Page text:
Sunday, September 1, 2013

Glory to Arstotzka!

So over the past several days, I've played and enjoyed the hell out of an indie game called Papers, Please. The premise of the game is--bear with me--playing a stamp-wielding immigration officer in the communist nation of Arstotzka. Glory to Arstotzka! In sorting out in my head why I find this game fun, I've identified the two biggest reasons as puzzles and feels.

First, a bit more background: You're an immigration officer, thanks to the October 1982 labor lottery in your homeland of Arstotzka. You were placed in a Class 8 apartment when you were relocated to East Grestin to run the immigration office there. You have four other mouths to feed, and you get paid per immigrant successfully processed. There's also a Steam achievement for clawing your way up to having a Class 5 apartment; these last two things combined to be very compelling for me.

The game's a puzzle game in that you have to verify prospective immigrants' various documents before letting them into the glorious nation of Arstotzka. After all, you can't let smugglers, miscreants, ter'rists, and other unwanted for'ners in can you? You start off with just passports, but your superiors repeatedly step up the paperwork until you have to check Entry Permits, Supplemental ID cards, Access Permits (which combine those two), Work Permits or Diplomatic Passes if applicable, and Certificates of Vaccination. All of these have information, often redundant, which you have to check for errors and inconsistencies.

Did you admit this immigrant bearing a Impor passport that was supposedly issued in West Grestin (a city in Kolechia)? That warrants a citation for your poor performance. Does this immigrant weigh 85 kg on your scale, but his Supplemental ID card/Access Permit says he should be 82 kg? Better scan him. He might be a smuggler, earning you another citation if admitted. Or worse, that could be a terrorist; you don't want to get your buddy Sergiu the border guard blown up by a Kolechian extremist. Earning too many citations docks your pay; earning too many more gets you thrown in jail by the government. Glory to Arstotzka!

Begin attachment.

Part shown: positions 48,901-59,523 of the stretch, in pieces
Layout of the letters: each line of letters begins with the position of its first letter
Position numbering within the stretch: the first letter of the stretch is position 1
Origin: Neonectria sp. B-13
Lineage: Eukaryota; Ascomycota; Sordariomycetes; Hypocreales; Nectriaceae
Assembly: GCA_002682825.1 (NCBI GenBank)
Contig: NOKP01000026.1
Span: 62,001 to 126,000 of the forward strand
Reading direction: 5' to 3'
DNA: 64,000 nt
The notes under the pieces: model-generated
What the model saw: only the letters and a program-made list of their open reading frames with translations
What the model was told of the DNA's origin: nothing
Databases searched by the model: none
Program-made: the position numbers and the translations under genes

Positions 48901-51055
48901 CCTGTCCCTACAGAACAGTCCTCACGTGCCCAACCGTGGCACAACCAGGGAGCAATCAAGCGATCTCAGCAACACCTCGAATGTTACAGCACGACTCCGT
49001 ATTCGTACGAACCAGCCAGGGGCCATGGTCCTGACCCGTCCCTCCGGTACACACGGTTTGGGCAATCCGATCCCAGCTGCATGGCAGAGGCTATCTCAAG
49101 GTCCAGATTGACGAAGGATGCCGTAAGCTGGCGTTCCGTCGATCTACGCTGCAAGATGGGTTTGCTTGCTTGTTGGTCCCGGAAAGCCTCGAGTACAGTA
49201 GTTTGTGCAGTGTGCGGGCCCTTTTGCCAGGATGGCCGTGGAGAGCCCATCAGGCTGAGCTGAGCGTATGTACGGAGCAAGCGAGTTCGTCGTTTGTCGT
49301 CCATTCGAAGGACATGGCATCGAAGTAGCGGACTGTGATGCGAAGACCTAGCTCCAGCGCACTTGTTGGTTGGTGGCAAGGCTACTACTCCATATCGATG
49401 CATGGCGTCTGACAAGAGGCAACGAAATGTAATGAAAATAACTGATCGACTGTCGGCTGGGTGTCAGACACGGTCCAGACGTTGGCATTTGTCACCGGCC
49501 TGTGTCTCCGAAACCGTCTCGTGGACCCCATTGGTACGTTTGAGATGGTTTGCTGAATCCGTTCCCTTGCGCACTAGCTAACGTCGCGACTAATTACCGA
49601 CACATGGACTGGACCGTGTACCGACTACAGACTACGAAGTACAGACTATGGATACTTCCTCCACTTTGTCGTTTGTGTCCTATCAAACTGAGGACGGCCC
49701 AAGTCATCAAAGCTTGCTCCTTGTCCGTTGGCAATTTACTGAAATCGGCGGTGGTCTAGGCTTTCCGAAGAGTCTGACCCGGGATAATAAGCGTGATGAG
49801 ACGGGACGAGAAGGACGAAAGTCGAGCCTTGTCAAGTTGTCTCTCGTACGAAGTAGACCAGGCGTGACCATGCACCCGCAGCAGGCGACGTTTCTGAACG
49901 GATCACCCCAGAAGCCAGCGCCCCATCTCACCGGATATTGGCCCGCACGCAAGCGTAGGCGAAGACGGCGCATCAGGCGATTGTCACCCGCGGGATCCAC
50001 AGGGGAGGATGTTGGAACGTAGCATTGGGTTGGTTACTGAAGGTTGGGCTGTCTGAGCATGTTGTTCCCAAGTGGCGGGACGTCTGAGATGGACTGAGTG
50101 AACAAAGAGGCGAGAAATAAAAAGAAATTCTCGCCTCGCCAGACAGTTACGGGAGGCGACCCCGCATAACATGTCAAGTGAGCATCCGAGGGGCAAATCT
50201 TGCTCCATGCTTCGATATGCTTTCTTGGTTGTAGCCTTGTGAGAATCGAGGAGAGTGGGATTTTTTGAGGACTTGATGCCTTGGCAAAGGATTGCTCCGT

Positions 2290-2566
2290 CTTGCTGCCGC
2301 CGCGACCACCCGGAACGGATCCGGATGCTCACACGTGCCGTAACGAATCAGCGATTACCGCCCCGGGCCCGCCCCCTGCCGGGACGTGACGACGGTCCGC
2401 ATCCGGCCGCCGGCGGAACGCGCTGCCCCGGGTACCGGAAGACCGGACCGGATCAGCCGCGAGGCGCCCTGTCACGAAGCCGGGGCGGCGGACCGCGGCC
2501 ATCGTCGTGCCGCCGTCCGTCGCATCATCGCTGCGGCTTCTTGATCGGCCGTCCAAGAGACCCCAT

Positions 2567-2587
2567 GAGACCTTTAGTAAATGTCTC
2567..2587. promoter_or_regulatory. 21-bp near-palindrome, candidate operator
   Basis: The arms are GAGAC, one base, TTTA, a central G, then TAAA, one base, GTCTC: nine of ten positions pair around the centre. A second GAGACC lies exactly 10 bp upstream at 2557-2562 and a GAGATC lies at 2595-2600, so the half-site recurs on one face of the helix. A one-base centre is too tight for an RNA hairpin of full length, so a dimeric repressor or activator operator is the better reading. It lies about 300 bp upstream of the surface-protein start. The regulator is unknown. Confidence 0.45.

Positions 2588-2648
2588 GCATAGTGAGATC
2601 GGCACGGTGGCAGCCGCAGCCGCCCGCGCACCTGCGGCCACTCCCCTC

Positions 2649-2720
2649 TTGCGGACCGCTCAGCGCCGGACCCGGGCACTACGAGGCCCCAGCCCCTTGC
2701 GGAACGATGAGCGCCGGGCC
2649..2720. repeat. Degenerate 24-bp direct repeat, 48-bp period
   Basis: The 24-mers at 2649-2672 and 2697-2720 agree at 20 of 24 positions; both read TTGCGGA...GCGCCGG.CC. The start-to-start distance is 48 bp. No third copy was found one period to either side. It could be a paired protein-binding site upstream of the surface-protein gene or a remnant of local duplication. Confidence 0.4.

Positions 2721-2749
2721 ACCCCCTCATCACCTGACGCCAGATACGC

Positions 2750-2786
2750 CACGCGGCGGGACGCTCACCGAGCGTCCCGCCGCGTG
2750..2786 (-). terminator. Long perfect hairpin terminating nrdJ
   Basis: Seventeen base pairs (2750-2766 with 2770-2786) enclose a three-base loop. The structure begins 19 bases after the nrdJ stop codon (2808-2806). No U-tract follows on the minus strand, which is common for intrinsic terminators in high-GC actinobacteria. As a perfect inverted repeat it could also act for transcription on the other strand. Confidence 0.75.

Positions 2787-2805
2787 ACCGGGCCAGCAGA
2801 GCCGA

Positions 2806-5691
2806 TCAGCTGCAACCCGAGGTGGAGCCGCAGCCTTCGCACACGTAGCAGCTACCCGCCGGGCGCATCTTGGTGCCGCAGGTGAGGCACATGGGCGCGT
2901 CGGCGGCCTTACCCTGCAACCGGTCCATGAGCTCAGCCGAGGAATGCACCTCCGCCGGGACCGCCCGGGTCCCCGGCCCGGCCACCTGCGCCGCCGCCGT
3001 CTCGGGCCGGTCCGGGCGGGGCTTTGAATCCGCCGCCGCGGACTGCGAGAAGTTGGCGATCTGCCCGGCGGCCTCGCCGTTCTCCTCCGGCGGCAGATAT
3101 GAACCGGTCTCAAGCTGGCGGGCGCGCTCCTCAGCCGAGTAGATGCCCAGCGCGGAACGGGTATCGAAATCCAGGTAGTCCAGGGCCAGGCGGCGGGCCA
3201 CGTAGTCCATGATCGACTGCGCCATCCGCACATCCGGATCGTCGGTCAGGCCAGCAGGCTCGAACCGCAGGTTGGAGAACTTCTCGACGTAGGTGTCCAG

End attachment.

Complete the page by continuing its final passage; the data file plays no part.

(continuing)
Here's a picture of a late-game immigrant. See if you can figure out what's wrong with these documents. I click-and-dragged all these documents from the counter in between me and the woman to my inspection table, with a shot of the stamps cluttering up the screen even further (beneath the Access Permit and out of view currently is today's memo, turned to the page with mugshots of wanted criminals. Don't let those guys through either).

The answer is: her Access Permit says she's 160 cm tall, but she's clearly ~1.8 m tall. That's grounds for a big red DENIED stamp. I like to ask about things like this first though. So I hit my recorder and "interrogate".

She says something about maybe her shoes being different? Not acceptable. Fingerprint time.

Uh oh. Those prints don't match with our records. Clearly these passports are falsified--I better call the guards. They escort her away for processing, and Calensk the other border-guard slips me a little cash for creating more work and thus more pay for him. Also, I'm on a bit of a power trip. Glory to Arstotzka!

The other thing about Papers, Please is that it involves many feels. You're always faced with morally ambiguous choices. Do you listen to these sob stories and let people through at the possible expense of your wife/son/uncle/mother-in-law's health? You might be having a bad day and have three citations already. For example:

Spoiler alert: her Entry Permit is expired. Do you give her the green-means-go stamp anyway? This is just scratching the surface too. In the campaign of this game, these little pixelated immigrants constantly pitted my conscience against my gamer's need to have a perfect playthrough. Family, vengeance, desperateness, freedom, helplessness--all these feelings were evoked either in me getting a little too into character or by the NPCs I was interacting with. Somehow this game did that to me; not super strongly, mind you, as I was definitely gaming and gunning for achievements, ect., but even still.

Sometimes people are jerks too. I'm just trying to do my job/play this game successfully. No, lady, your press pass is not the same as a passport. No, I don't care about what damn story you run about this in the United Federation media. You're holding up the line. Next!

Additionally, the game has great flavor and more than a tinge of humor. Being set in a communist country opens up punchlines, with the labor lottery at the start of the game as an example. The sometimes-broken English of some characters amused me. The best comic relief and my favorite character, however, was Jorgi Costava, the plucky and persistent smuggler from Obristan. He's not really good at getting into checkpoints though. Here's the first thing he tried to slip by my watchful eye, immaculately drawn in crayon:

"This is crude mock-up of passport. Cobrastan is not real country." says the unnamed protagonist. "But is pre-approved!" says Jorgi. Come back again tomorrow, Jorgi.

Oh man, that was a great game. Holler at me if you've played it or are thinking about trying it. Snag it for $10 on Steam if you're interested. Thanks for reading!


  1. Haha, that's really one of the strangest games I've heard about, and it looks pretty old school too. I can imagine how it's fun, though. :D

    1. Looking old-school = cheap. Very important for an indie game developer, I imagine.

      Another game with a similar sounding concept and style is Cart Life. I haven't touched that one, but from afar it looks less puzzle-heavy.

  2. You've sold me! I'm going to snap this up as soon as I see it on a Steam sale.